December 17, 2010
The species was listed as threatened in 2007 when it became apparent that the ice floes upon which they depend were melting due to greenhouse gas emissions. Researchers then projected that one-third of the global polar bear population would be gone by mid-century. However, those projections didn't take into account the possibility that emissions could be reduced.
"What we projected in 2007 was based solely on the business-as-usual greenhouse gas scenario," said Steven Amstrup, an emeritus researcher at the USGS and senior scientist at Polar Bears International. "That was a pretty dire outlook, but it didn't consider the possibility of greenhouse gas mitigation."
Photo by Rhett A. Butler
"Our current research provides strong evidence that it's not too late to save polar bears from extinction," said Eric DeWeaver, an atmospheric scientist at NSF. "We looked for Arctic sea ice tipping points in a climate model in which sea ice is known to be very sensitive to global warming, and we didn't find any."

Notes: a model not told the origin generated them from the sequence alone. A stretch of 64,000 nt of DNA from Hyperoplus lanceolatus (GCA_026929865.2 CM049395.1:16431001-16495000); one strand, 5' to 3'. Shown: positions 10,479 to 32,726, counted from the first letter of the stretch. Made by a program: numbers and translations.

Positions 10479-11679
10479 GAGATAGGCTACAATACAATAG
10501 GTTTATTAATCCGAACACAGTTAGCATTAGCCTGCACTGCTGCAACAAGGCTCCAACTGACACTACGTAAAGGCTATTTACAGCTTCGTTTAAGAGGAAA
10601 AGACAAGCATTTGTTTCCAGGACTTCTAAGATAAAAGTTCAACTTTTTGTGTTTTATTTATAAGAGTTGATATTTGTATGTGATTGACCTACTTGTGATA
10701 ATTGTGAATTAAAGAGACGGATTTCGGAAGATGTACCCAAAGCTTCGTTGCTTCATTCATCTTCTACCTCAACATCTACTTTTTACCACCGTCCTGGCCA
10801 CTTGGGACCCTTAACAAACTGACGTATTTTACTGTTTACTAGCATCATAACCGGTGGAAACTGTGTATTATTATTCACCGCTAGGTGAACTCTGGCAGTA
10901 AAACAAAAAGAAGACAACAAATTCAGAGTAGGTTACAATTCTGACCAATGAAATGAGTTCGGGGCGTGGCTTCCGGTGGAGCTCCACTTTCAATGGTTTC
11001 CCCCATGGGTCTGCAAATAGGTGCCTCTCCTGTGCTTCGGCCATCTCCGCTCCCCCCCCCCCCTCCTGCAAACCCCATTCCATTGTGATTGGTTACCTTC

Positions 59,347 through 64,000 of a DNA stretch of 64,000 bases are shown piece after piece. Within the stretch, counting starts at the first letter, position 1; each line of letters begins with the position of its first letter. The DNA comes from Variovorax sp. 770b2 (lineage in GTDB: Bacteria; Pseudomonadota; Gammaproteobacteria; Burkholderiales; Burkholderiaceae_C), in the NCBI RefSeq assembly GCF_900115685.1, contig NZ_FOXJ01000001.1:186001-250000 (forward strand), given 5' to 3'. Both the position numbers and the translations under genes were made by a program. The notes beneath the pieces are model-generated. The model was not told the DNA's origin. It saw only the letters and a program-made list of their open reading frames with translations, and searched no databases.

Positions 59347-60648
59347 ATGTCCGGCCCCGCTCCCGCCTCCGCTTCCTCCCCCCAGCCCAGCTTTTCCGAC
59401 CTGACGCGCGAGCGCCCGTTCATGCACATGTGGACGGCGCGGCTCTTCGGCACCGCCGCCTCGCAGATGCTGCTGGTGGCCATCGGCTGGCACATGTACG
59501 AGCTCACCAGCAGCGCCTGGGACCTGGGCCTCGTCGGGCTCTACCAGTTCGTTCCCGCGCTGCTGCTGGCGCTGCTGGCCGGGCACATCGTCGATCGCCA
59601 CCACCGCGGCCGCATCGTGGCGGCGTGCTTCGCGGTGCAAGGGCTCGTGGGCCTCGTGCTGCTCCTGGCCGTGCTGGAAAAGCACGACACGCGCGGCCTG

Polar bears depend on ice in order to hunt their main food source: ringed and bearded seals. The ice allows the bears access to the seal's habitat. During ice-free seasons, the bears go without food, losing up to 2lbs/day.
The new research combined many factors including polar bear life history and the natural volatility of oceanic ice to create a more comprehensive look at the arctic environment.
"Ultimately the outcome depends on how much greenhouse gas we add to the atmosphere in the future," says DeWeaver, "not how much we've added until now."
Dr. Armstrup cautions that these new predictions cannot come true unless major changes occur.
"There's still a fairly high probability in both those regions that polar bears could disappear," says Amstrup, "But with mitigation and aggressive management of hunting and other direct bear-human interactions, the probability of extinction would now be lower than the probability that polar bear numbers will simply be reduced."
"Our research offers a very promising, hopeful message," says Cecelia Bitz, of the University of Washington, "But it's also an incentive for mitigating greenhouse emissions."